Spotted salamanders set to migrate across Beekman Road


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EAST BRUNSWICK – As the warm weather of spring approaches, the vernal pools near Beekman Road will be populated by spotted salamanders as they migrate to breed.

To accommodate the migration, Beekman Road will be intermittently closed from 6 p.m. to 6 a.m. over the following months. However, residents are encouraged to safely witness the spectacle on foot when the roads are officially closed.

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Nearly 20 years ago, Dr. David Moskowitz started the Amphibian Protection Program after finding scores of dead salamanders and frogs scattered along Beekman Road. The discovery led him to notify the township of the unfortunate situation.

“We brought it to the attention of the township and an action plan of temporary road closings was immediately implemented. It has been successfully employed every year since with fantastic support of the township … Without these breeding habitats protected and safe passage across the road, we would lose part of our town’s natural heritage,” he said.

Moskowitz explained that East Brunswick’s vernal pools are home to a variety of amphibious species such as spotted salamanders, wood frogs, spring peepers, northern gray treefrogs, chorus frogs and eastern newts.

He stated that the protection program creates an environment that allows the population of these unique species to safely and gradually multiply.

Moskowitz’s goal for next year is to further extend road closures to ensure the migration is a continued success.

“Next year, we are planning on more extensive seasonal road closings from February to May with the support of the township,” he said.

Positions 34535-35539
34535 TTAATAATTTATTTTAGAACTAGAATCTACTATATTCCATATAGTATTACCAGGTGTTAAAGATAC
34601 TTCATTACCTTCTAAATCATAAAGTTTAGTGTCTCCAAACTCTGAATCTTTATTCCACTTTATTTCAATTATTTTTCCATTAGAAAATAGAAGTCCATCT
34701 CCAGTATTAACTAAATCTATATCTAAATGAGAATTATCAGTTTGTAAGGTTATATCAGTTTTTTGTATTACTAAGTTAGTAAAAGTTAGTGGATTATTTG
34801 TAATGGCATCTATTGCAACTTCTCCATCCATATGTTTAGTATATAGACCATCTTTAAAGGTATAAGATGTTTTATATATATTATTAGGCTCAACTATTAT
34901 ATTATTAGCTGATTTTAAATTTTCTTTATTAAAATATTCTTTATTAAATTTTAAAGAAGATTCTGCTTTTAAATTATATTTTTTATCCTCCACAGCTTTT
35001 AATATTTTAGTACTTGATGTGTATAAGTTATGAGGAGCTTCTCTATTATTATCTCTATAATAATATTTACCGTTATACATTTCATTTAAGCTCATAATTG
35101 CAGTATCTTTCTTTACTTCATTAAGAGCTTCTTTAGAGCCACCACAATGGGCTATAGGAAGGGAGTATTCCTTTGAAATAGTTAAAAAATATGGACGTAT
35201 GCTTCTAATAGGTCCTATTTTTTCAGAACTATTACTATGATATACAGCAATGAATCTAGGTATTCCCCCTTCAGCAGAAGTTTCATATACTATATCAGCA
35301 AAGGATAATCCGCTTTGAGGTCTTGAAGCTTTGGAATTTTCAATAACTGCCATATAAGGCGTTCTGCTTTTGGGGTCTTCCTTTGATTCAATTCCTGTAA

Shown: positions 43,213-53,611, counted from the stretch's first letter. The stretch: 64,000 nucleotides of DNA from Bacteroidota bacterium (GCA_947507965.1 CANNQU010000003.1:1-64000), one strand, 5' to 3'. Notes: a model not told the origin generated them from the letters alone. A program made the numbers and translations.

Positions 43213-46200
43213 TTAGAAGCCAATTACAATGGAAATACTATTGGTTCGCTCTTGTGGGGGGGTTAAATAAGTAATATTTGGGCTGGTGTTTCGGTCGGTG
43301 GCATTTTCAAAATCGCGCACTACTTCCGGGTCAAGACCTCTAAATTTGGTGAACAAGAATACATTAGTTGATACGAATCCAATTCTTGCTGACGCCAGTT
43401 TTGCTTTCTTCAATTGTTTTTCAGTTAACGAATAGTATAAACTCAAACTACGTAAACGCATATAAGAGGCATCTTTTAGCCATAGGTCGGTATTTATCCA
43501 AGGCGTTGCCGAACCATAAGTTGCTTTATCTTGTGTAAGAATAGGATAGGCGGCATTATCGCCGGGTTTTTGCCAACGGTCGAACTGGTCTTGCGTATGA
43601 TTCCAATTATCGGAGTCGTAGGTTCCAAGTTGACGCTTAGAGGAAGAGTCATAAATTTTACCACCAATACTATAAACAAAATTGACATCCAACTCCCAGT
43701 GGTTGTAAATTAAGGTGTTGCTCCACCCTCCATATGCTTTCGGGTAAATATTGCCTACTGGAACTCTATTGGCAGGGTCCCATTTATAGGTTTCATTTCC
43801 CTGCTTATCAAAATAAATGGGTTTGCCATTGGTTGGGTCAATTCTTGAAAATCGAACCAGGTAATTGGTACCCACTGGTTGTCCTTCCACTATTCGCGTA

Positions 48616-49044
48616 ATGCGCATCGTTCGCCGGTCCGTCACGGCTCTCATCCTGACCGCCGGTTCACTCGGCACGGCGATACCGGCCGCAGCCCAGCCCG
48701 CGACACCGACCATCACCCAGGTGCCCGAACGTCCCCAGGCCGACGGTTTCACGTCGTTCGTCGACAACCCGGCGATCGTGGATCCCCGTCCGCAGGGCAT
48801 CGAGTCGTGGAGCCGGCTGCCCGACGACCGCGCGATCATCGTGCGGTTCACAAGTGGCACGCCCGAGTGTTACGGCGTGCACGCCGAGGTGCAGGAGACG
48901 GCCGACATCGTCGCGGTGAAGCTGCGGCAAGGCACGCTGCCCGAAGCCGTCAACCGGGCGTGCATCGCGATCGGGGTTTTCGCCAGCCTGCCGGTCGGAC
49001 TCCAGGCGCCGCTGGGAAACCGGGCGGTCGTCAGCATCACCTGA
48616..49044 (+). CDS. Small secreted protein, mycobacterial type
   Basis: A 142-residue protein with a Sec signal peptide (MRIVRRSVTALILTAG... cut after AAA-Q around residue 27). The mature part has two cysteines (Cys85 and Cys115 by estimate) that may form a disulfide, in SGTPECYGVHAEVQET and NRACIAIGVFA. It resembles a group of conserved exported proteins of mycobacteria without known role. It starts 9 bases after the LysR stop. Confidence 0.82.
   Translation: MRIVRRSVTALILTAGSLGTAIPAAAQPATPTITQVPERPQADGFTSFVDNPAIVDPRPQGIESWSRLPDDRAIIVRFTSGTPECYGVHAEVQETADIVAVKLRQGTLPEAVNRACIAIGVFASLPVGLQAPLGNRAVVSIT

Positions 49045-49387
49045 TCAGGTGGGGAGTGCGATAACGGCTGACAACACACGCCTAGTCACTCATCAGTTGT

As the current chairman of the East Brunswick Environmental Commission (EBEC) and president of the Friends of the East Brunswick Environmental Commission, Moskowitz said both commissions are dedicated to protecting the township’s environment.

“The mission of the EBEC and the Friends is local environmental protection and education. Our programs are extremely broad and include: the Salamander and Amphibian Protection program on Beekman Road, the Butterfly Park, local moth nights and the global citizen science program – National Moth Week, the Community Garden, Freecycle, Boy Scout and Girl Scout projects, and in conjunction with the East Brunswick Library, Option Green Lecture Series and the Seed Library and Seed Saver Donation and Swap program,” Moskowitz said.

Over the years, the Amphibian Protection Program has garnered both local and international media attention, but Moskowitz said the most important thing is preserving the township’s biodiversity for future generations.

“Our program has won many awards and has spotlighted the plight of amphibian migrations that cross roads and the importance of vernal pool protection. It has received incredible attention from local, state, national and even international media coverage.

“But most importantly, it has helped to protect our towns natural biodiversity and has allowed so many children, families and residents, to witness a really spectacular natural event right in our own town,” he said.

The Friends of the East Brunswick Environmental Commission urge that visitors wear brightly colored clothing and use actual flashlights to avoid stepping on the amphibians. It is also advised that visitors do not attempt to pickup or carry the amphibians.

For more information on the salamander migration, visit

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